Nicole Flockton

Be whatever you want to be.

21 February 2010

Olympics and Writing

So the games are on and I've spent the last week watching them. It's been great and the grit and determination and commitment of the athletes is something to aspire to.

I know Australia won't do well that well, we don't get a lot of snow and are more a summer sport country than winter sports. I think I read on the internet that a base has been set up overseas for our athletes. It does make sense. I'm sure the sponsorship deals aren't as big as our summer Olympic athletes. Of course I have no basis to prove this comment so it's just a pie in the sky comment by me.

I believe a few of the Australian athletes reside in the US or other European cities. It makes sense, particularly with the amount of snow the US has received this year!

As a writer you have the joy and anticipation of getting the call and then waiting for the book to be on the shelves. Depends on who you are published with your book can be on the shelf for quite a few weeks.

If you are Olympian, you spend years training, honing your craft and skill level to reach the pinnacle of your sport. You attend the Olympic trials and do your best to make the team. For some that's when the first disappointment occurs. You then have to wait another 4 years for your chance to make the team. In between there is always the world championships you can attend. I guess you could say that's when you receive a form rejection.

There's the elation of making the team, achieving one part of your goal. The build up and the anticipation of going to a different place and culture. There's the fitting for your uniform and the team camps you attend. This is when you've had the request for a full .

The first big day has arrived, you are preparing to enter the stadium in your shiny new uniform for the opening ceremony. Perhaps you've even been given the honour of carrying your country's flag. We could say you've sent your requested full off and got a letter back requesting revisions.

After much sweat, blood and tears the day of your event has arrived. Butterflies the size of elephants take up residence in your stomach. You get yourself to that place in your mind. You focus and then you make your way to the starting line. You start. Everything is going beautifully, your technique is flawless. You are sailing down the snow covered mountain, or skating on pristine ice. And then in a split second it happens, you twist the wrong way and you fall. Your Olympic dream is over. You don't make the final and you don't get on the podium and you have to wait another four long years to feel the adrenalin rush of an Olympic Games. Yes you attend world championships and win, but you don't get what is revered above all - that Olympic Gold Medal. It's the rejection letter you get after you've slaved over one or maybe two revisions. Do you want to go on? Of course you do, you love it. It's your passion. You don't give up.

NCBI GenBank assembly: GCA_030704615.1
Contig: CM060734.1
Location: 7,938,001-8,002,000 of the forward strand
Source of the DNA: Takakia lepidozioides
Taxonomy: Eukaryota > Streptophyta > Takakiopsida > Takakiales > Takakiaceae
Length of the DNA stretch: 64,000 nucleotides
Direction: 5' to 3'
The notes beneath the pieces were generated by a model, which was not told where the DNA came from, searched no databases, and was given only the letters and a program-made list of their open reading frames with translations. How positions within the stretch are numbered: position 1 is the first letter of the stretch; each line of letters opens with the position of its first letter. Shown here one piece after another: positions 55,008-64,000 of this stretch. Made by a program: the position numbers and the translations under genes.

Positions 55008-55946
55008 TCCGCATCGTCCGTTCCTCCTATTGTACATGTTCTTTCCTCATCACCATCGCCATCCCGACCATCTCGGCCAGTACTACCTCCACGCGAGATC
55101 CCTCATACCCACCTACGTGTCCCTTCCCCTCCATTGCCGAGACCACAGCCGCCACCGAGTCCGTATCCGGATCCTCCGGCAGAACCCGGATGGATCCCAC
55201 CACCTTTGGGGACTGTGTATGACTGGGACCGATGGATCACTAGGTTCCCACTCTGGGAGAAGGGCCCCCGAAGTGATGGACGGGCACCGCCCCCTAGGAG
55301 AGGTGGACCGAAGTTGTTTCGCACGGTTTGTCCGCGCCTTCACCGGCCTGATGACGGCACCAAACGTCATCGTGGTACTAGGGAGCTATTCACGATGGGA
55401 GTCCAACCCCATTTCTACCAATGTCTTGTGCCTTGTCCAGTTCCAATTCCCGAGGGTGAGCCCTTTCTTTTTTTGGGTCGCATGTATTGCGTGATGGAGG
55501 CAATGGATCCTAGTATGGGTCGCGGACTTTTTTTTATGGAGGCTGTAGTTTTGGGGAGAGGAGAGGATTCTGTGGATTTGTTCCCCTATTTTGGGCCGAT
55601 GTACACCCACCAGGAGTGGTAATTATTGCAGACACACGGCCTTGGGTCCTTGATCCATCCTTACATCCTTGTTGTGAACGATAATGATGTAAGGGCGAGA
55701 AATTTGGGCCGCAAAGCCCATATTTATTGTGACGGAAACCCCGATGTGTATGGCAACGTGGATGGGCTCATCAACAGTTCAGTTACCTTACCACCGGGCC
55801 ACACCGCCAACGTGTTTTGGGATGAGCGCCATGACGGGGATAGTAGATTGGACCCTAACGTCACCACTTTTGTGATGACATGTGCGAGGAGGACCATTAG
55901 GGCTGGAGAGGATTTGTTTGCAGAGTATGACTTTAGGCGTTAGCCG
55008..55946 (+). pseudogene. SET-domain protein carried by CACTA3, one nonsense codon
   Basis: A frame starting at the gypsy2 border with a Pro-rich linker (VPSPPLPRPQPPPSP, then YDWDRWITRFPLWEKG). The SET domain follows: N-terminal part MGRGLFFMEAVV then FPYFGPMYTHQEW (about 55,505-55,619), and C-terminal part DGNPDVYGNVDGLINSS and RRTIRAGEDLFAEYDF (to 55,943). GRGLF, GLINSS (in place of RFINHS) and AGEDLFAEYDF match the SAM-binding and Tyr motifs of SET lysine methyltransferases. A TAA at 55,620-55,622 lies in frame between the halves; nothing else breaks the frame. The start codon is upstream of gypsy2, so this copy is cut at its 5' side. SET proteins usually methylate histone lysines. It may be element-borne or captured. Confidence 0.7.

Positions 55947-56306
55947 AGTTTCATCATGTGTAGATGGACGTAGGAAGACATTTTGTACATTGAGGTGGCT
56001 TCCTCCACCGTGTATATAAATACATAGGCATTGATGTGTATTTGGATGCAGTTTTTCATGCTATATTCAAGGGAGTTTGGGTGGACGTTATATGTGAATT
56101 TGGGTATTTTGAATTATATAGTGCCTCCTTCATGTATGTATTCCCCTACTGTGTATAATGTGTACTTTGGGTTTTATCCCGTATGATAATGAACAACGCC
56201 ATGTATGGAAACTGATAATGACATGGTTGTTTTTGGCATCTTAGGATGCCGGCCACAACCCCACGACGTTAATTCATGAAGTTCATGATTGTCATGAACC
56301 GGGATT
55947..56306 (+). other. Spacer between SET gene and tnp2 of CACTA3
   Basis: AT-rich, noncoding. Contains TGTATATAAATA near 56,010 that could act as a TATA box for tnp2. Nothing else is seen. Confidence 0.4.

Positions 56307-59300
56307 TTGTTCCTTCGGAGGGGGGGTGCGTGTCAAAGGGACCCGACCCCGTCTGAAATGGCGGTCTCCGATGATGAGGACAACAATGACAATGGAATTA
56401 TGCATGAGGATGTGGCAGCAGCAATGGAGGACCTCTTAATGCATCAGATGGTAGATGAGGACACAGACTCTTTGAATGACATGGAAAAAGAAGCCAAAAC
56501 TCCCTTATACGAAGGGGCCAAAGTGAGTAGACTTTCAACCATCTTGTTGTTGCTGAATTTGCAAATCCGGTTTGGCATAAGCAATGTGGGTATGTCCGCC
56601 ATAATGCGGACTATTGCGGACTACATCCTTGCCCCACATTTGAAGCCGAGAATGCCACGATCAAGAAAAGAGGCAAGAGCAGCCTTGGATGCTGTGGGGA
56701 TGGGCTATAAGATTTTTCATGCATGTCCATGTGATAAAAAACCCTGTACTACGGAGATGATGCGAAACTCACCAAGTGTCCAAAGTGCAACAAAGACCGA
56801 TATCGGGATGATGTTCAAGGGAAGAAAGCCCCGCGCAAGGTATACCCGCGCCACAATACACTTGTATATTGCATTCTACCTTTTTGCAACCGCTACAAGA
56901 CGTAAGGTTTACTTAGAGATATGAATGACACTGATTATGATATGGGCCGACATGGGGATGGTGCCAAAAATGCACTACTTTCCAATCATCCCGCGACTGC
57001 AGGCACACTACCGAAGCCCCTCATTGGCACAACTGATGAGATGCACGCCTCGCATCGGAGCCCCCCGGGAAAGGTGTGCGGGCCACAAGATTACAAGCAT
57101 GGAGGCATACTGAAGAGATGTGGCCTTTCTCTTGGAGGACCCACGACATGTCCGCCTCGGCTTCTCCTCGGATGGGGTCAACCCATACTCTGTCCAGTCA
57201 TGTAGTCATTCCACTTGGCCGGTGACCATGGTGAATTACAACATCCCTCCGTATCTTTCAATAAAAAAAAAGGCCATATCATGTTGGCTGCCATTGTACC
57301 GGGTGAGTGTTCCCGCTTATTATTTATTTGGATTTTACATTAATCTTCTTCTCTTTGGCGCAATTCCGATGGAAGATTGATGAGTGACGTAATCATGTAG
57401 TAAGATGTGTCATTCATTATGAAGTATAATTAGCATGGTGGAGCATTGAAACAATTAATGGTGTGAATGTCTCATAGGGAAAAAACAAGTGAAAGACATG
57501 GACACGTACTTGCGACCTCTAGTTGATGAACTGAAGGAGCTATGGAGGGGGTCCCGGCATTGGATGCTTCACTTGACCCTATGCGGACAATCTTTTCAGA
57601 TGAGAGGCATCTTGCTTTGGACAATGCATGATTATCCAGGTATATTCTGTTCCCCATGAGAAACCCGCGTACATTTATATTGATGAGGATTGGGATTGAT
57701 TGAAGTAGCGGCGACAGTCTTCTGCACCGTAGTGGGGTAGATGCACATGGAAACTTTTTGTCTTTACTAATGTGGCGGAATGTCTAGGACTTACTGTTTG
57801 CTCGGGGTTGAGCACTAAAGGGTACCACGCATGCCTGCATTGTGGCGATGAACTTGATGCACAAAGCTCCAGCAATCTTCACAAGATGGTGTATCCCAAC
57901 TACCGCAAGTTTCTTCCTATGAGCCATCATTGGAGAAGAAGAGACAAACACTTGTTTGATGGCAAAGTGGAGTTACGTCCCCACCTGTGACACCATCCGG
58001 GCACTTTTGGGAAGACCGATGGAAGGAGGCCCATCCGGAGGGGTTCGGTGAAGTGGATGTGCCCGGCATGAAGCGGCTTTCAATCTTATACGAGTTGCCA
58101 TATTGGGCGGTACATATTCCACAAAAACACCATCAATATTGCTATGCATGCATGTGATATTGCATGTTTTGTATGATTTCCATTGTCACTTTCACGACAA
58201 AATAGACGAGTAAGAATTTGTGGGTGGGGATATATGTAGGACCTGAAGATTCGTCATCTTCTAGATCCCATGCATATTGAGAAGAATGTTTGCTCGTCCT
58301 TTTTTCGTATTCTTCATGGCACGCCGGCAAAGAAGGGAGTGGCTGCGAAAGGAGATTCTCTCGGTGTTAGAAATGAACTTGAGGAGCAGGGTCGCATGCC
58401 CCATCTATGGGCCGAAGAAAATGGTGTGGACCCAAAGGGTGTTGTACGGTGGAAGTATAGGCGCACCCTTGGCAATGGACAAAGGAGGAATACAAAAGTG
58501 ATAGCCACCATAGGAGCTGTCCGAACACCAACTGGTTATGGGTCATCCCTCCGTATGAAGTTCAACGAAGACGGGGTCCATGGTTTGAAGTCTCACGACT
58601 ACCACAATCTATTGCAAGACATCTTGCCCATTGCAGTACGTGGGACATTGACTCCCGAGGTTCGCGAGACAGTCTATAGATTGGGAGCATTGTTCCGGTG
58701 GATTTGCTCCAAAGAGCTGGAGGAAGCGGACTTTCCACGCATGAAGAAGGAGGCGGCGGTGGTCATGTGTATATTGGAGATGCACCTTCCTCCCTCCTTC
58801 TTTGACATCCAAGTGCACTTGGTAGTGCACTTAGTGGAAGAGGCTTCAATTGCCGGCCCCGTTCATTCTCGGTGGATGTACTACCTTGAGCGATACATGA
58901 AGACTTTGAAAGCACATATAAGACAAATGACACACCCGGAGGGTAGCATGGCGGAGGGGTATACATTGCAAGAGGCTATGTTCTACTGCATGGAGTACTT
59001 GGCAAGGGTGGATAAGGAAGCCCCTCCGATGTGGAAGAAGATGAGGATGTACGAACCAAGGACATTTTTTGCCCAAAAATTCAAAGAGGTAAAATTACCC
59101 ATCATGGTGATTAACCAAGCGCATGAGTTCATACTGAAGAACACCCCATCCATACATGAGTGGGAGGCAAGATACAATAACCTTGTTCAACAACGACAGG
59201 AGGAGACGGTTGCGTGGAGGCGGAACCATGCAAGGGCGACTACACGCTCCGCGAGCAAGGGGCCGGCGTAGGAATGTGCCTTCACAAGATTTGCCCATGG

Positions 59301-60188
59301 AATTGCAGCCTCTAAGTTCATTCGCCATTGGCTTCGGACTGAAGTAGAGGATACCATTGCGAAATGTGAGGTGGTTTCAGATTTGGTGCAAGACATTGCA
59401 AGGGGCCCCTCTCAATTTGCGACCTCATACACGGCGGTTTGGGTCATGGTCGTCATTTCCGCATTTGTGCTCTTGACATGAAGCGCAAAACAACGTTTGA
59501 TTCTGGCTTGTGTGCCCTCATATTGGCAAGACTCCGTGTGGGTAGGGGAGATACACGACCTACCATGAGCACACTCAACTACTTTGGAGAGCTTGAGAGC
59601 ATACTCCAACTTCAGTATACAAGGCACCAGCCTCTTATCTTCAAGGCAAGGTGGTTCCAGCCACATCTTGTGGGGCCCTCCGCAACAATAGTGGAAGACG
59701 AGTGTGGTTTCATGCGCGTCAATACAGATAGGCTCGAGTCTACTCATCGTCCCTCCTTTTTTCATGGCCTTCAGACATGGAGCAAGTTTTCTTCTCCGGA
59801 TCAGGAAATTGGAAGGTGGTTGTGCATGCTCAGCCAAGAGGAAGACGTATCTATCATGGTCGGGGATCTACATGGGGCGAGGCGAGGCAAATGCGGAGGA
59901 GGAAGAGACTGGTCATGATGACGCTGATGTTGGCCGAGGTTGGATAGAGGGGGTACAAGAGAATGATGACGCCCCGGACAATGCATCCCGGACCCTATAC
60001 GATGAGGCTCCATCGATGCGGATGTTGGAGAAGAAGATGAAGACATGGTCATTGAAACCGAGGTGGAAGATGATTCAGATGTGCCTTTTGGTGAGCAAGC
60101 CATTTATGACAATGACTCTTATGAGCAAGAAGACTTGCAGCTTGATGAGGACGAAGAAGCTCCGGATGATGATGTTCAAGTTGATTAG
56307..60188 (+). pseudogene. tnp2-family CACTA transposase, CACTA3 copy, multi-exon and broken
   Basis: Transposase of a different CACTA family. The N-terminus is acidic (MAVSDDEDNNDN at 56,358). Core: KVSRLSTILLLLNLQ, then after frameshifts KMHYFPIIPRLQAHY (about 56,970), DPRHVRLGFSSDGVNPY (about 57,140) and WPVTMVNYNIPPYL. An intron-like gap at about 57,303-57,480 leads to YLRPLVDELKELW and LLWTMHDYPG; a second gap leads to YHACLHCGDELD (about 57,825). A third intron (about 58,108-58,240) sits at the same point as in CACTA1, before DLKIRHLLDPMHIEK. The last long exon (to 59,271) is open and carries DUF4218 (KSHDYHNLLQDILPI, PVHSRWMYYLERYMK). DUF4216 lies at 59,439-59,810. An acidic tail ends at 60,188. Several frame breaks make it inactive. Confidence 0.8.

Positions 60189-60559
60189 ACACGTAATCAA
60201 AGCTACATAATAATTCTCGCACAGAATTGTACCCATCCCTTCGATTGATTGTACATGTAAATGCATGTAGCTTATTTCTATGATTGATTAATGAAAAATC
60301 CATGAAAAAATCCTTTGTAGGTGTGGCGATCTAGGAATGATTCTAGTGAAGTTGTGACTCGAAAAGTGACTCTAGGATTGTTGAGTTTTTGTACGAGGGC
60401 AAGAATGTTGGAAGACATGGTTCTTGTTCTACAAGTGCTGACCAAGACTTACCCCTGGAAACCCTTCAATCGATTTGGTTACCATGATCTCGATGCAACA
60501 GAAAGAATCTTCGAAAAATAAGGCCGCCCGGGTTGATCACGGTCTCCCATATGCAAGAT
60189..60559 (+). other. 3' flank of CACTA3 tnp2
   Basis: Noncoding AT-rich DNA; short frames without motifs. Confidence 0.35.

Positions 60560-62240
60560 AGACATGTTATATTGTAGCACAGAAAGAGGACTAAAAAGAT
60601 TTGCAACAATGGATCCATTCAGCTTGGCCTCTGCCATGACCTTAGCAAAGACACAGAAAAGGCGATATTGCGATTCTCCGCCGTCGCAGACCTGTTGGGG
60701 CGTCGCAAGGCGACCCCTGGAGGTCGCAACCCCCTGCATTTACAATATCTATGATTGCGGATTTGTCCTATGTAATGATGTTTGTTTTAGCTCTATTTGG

What just occurred above, happened to the competitor before you. Now it's your turn. You start off and you sail down the mountain or across the ice with the fastest speed or highest score. And at the end it is your name sitting atop of that list. You are number 1. You are an Olympic Gold Medalist. In a writers life, that's when you get the CALL. You are going to be a PUBLISHED AUTHOR.

It may happen at your first Olympics or your third. It may happen with your first manuscript or it may take you ten or more manuscripts but you get there. The one common thread between you and that Olympian - you never gave up. You followed your dream. And yes you may fall and miss the podium but you get back up and dust yourself off ready for the next Olympics or the next manuscript.

One day I will be that Olympic Gold Medalist and for me it will be when I have that book in my hand. With my name on the cover and know that in a few short weeks it will be on the bookshelf for all to see.

Enjoy the Games!


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  • At 9:33 am , Blogger H Maree Davis said...

    So true Nicki.

    I once tried to compare writing 'on spec' as being like training for the Olympics but whoever I said it to just didn't get it. Of course I didn't say it nearly as eloquently as you.

    H! :)


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